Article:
I've always been large, gawky, and completely inept at sports. But now I'm an athlete. And so are you. Talent used to be necessary, but the Supreme Court just ruled that if your physical condition makes it difficult for you to play the game, the rules have to be changed to accommodate you.
You probably know the details already. Casey Martin, a golfer with a bad leg, did quite well in tournaments that allowed players to get around the course in golf carts. But the PGA considers fatigue an important part of the game, and doesn't allow carts. All the players have to walk several miles during game.
Justice John Paul Stevens is sure he knows better than the PGA. He claims that shot making is the key to golf, and anyway, Martin gets tired too, so the PGA now has to make an exception for him.
You may have always wanted to play baseball in the major leagues, but never had the athletic skill or ability. But now, just pick a handicap, say, obesity, and the rules have to be changed to accommodate you. Can't hit? The pitcher should only be allowed to throw underhand, slowly. Is running a problem? Then you should be given extra time to get between the bases. Fielding a problem? You're entitled to assistance from a designated catcher and a designated thrower.
Basketball has cruelly and unfairly discriminated against shorter players. There is no justification, in our enlightened age, to keep someone from their hoop dreams just because they're five foot nothing. A simple mechanical solution would suffice. The hoop should rise and fall depending on who has possession of the ball at the moment. Every time a tall player blocks a shorter players shot, the officials will have to rule if the blocker used his height to gain an unfair advantage. Obviously, we’ll have to replace the referees with lawyers.
The possibilities are endless, unless you are a real athlete who wants to compete against other highly skilled athletes to settle the question of who really is the best. Such competition started shortly after we began to walk upright, when one cave man said "I can run faster than you" and the other one said "Prove it." It is time to put such barbaric thinking aside and embrace our brave new world, where no one has to suffer the embarrassment and shame of knowing someone else does something better then they do.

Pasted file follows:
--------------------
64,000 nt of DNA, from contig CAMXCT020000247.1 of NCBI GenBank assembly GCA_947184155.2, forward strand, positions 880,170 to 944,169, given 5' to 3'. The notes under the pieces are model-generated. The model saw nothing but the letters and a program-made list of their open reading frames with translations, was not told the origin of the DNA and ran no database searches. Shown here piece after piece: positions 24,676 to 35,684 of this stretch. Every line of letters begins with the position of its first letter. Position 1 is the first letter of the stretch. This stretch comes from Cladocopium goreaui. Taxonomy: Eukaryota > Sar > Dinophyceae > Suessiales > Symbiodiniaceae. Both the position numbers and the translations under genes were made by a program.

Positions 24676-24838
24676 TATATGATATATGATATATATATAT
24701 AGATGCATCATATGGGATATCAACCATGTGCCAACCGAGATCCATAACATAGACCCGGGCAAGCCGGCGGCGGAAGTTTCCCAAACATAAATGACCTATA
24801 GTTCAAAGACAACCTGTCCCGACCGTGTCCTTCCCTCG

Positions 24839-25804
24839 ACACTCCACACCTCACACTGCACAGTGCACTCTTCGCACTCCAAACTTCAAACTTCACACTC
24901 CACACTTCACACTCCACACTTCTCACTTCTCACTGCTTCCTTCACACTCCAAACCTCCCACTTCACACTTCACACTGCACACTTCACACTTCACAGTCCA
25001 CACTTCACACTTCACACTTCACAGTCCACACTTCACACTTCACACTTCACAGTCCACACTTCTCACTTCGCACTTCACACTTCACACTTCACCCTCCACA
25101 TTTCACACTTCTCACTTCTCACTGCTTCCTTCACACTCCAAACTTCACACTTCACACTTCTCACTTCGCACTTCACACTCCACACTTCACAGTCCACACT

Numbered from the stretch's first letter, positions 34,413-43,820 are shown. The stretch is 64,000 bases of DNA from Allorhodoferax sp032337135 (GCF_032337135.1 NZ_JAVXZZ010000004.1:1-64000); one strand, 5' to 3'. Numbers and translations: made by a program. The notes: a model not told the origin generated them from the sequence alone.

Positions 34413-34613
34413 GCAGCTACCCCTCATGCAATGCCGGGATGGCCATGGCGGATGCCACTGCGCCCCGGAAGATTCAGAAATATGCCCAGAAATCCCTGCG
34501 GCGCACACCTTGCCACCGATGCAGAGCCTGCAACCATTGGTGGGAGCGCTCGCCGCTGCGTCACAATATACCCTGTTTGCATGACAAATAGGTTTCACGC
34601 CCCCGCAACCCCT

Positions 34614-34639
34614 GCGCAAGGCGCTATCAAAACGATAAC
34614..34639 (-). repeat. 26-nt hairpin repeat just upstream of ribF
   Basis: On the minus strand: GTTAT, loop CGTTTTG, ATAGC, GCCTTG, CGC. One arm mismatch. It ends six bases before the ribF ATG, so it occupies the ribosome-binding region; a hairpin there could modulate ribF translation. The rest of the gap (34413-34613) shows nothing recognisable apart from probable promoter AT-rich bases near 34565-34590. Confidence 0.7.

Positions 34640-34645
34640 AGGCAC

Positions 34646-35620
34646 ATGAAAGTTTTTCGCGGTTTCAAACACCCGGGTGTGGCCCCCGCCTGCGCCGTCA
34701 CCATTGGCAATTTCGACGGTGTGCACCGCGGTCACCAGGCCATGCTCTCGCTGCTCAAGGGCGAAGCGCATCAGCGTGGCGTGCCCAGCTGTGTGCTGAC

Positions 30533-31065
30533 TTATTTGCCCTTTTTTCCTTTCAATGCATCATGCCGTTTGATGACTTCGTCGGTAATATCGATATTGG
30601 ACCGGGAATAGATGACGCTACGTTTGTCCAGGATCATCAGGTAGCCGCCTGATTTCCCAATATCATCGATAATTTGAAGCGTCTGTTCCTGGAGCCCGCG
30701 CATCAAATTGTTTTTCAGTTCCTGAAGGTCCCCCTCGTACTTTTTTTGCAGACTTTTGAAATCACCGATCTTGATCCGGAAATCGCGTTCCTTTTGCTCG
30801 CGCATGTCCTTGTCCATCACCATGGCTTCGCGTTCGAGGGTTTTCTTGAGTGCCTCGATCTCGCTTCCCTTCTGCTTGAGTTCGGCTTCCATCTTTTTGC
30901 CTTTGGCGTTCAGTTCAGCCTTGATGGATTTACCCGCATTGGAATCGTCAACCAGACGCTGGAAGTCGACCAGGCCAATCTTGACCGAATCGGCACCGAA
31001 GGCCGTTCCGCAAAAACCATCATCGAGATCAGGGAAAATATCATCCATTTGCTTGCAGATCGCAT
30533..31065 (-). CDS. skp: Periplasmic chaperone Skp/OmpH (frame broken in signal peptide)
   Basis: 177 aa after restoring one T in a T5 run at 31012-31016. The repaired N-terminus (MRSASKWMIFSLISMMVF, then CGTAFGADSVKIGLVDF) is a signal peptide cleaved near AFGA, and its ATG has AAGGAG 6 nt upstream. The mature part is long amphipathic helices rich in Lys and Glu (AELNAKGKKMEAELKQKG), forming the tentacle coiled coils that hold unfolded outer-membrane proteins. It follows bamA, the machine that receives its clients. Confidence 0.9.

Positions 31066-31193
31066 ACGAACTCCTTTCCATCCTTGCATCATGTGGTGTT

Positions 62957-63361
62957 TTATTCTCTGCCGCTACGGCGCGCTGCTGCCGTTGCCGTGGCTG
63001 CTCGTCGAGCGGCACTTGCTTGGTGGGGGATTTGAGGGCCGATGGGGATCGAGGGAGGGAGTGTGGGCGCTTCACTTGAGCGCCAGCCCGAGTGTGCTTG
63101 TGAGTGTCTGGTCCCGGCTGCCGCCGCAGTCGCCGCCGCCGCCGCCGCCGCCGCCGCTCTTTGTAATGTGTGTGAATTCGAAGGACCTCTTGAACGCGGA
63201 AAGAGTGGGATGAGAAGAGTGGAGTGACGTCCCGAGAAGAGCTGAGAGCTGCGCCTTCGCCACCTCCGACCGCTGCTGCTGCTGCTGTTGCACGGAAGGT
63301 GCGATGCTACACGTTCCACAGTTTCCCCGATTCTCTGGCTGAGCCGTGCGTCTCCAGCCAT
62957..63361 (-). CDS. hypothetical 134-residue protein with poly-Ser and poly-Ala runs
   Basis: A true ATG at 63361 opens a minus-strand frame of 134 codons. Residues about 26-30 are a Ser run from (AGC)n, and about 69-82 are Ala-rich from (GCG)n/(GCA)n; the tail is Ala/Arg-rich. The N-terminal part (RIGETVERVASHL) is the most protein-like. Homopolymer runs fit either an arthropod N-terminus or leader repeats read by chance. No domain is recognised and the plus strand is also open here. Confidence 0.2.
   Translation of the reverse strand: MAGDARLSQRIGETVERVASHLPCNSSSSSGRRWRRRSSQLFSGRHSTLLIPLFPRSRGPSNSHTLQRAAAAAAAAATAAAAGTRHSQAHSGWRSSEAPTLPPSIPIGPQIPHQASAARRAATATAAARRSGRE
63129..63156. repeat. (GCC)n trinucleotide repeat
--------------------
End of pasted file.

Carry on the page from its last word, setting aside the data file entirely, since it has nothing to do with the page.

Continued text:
I've never been a huge baseball fan. With my size and girth the only position I'd be good at, even with all the help I'm now entitled to, is the Backstop. But I've always liked riding horses, and this new ruling will let me peruse my lifelong goal of becoming a jockey. It certainly isn't my fault that I'm 6' 4" and weigh in just shy of 300 pounds. I'll expect the racing commission to come up with a satisfactory solution to allow me to compete fairly. If they can't breed a stronger, faster horse just for me, they can weigh down the other jockeys to nullify their blatantly unfair advantage.
Kurt Vonnegut predicted all of this in his short story Harrison Bergeron, where everyone with any talent is given an artificial handicap to make them equal to everyone else. Kurt's only mistake was putting it too far in the future, the result of constitutional amendments eighty years from now. He never guessed that it would happen much sooner, without any of the effort required for an amendment. All it took were the whims of seven goofy judges, who have just opened the door to ruin every competitive sport ever played in the US.
In this 1998 article Walter Olson, (who runs one of my favorite web sites,) put it best: "Every Olympics a Special Olympics."
Another columnist's take on this case.
© 2001 Dave Hitt